BY: JOSEPH HENZLIK and SUZANNE FALLENDER
Mr. Henzlik is business development manager, Social Investment Research
Service (SIRS) unit, Institutional Shareholder Services, Northfield, IL. Ms.
Fallender is managing director, SIRS. SIRS provides portfolio screening and
proxy voting to socially responsible investors and their investment managers.
Catholic Health Care Systems Are Using Stock Holdings to Push for Corporate
For a number of years, many Catholic health care systems have sought to align
their investment decision-making processes with their institutions' underlying
mission and social goals. To achieve a balance of financial and social objectives,
many of these systems' financial managers have encouraged their investment managers
to utilize portfolio screening strategies consistent with their organizations'
social missions and investment policies and with the mandates of the church.
Moreover, an increasing number of health systems have begun to leverage their
holdings by creating comprehensive proxy voting programs and engaging in shareholder
activism, not only to push for greater corporate accountability, but to protect
the value of their own investments. Lawsuits over alleged discrimination, high-profile
controversies, and inadequate environmental controls can have a significant
impact on a company's bottom line, and thus on shareholder value.
Today Catholic health care systems are increasingly using the tools of socially
responsible investing (SRI)—screening, shareholder advocacy, and community investing—to
push for greater corporate accountability and advance mission.
Interest in SRI tactics was on the rise even before the corporate scandals
and collapses of 2001-2002. The modern SRI movement, the roots of which are
in the movement to curtail corporate investment in South African firms during
the apartheid era, has experienced considerable growth over the past
two decades. According to the Social Investment Forum, by 2001 one out of every
$8 was invested through the use of social criteria—an estimated $2.34 trillion
in assets.1 Catholic health care systems, along with other religious
organizations, mutual funds, foundations, and a number of public pension funds,
have buoyed the movement through their attempts to incorporate values in the
investment process and have worked to ensure that all risks—including financial,
labor, environmental, and reputational risks—are effectively managed by the
companies in which they invest.
2003 Proxy Season
For many years, the leaders of Catholic health care organizations and their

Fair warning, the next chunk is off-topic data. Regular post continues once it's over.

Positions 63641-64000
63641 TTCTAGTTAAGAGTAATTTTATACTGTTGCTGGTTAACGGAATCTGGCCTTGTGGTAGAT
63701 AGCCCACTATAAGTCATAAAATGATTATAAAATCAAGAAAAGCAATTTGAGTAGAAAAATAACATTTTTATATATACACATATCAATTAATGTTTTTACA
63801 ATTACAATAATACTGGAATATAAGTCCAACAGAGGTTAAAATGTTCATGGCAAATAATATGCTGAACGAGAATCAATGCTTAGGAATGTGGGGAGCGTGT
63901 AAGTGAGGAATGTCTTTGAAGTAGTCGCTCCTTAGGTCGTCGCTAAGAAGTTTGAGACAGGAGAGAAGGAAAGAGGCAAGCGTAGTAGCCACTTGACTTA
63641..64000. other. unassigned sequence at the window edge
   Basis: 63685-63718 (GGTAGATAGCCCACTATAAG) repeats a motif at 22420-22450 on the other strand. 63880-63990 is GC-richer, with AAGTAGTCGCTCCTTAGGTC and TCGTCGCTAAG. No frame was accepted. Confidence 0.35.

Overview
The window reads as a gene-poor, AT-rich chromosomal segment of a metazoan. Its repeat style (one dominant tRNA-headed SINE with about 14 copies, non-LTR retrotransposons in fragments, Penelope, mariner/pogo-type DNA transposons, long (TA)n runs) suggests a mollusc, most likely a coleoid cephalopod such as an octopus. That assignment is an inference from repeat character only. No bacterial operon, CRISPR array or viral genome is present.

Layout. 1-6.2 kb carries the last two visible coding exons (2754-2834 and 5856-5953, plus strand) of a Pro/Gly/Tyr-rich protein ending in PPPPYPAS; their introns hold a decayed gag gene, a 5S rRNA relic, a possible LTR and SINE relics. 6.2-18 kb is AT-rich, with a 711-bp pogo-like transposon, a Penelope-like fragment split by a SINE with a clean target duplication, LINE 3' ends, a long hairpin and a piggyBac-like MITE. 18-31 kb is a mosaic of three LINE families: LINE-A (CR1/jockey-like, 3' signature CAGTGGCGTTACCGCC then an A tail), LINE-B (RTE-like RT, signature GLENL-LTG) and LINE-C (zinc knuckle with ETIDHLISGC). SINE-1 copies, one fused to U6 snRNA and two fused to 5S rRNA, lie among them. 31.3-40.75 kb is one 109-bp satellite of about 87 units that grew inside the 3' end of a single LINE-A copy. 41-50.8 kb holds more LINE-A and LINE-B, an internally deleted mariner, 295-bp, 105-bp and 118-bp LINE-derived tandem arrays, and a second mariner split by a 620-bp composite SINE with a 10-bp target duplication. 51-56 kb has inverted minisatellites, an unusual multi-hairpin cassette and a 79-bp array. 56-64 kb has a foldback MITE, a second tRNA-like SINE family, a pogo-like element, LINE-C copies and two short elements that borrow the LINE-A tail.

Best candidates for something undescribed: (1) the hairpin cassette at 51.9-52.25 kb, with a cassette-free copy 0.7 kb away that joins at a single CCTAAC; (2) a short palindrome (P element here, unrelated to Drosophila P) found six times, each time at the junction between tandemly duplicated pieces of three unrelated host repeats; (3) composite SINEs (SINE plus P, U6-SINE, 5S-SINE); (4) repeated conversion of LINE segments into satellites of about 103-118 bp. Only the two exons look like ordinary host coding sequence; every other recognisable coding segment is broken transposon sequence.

colleagues at the Interfaith Center on Corporate Responsibility have played
a key role in engaging companies in dialogue and submitting shareholder proposals
on a range of corporate social responsibility issues. In the interests of marrying
organizational mission with activism and reducing their own costs, Catholic
health care organizations have tended in recent years to mobilize their annual
activism campaigns around core health issues, such as affordable prescription
drugs and tobacco-related concerns. Health-related proposals put forth by Catholic
health care organizations were voted on during the 2003 proxy season at a number
of large U.S. companies, including Merck & Co.; ExxonMobil Corp.; Eastman
Chemical Co.; R. J. Reynolds Tobacco Holdings, Inc.; and Oxford Health Plans,
Inc. In addition to filing health-related proposals, Catholic health care organizations
sponsored or cosponsored proposals related to other issues in line with the
teachings of the Catholic Church, namely the support of international labor
standards, environmental reporting, and control of military weapons. See Table,
below for a description of these initiatives.
It is important to note that shareholder proposals on social issues usually
receive relatively low levels of support since corporate management often recommends
opposing the proposals. However, since proposals are often used as a tool to
continue dialogue with a corporation, success is often registered by receiving
a sufficient number of votes to enable those who sponsored such a proposal to
file it again at the next annual general meeting. The Securities and Exchange
Commission (SEC) requires of the proposal a minimum level of support of 3 percent
in the first year, 6 percent in the second year, and 10 percent in the third
and each subsequent year. Clearing these hurdles is not the only measure of
success, however. Even seemingly low levels of support are often sufficient
to raise awareness among a company's top executives and result in increased
disclosure of information about the issue in question, sensitivity to its societal
impact, or action on it.
The corporate scandals of recent years have only served to reinforce the importance
of the need for corporate transparency and accountability that shareholder activists
have long championed. This increased attention from the media and Wall Street
has contributed to a number of notable successes during the 2003 proxy season,
including a steep increase in the percentage of shareholders supporting proposals
sponsored by the socially responsible investment community. In 2003, votes on
14 different resolutions registered support in excess of 20 percent support.
Among these were Unocal (to adopt a code of conduct: 32.8%), EMC (to increase
board diversity: 32.17%), and ExxonMobil (to increase investment in renewable
energy: 20.19%). The current public focus on corporate governance and reforms
proposed by the New York Stock Exchange and the SEC have also had an impact
on the proxy voting policies of many socially responsible investors; such investors
are now amending their policies to require greater board and auditor independence.
Opportunities and Responsibilities
Catholic health care organizations have used their stock holdings to affect
corporate policy on core social responsibility issues, but they have before
them a great opportunity to extend and deepen these efforts. Currently, a significant
number of organizations have already developed comprehensive voting programs
and activism programs. However, other organizations either have not begun to
vote their proxies or have simply delegated this task to their investment managers.
When Catholic health care organizations fail to vote their proxies in support
of proposals filed by other Catholic health care organizations, they are unwittingly
working at cross-purposes. Similarly, when an organization's operations work
to provide high-quality health care and serve communities, but its investments
support companies that may produce harmful products, increase health costs,
and harm the communities they serve—then the ultimate success of the organization's
primary goal is inevitably undermined.
In recent years, regulatory agencies, common law, and self-regulatory standards
have come to emphasize a fiduciary's responsibility to exercise stock ownership
rights—specifically a fiduciary shareholder's responsibility to analyze and
vote all proxies and, where appropriate, to participate in corporate dialogue
and sponsor shareholder proposals. Active share ownership is required especially
when an institution's holdings are restricted to stock indexes, preventing the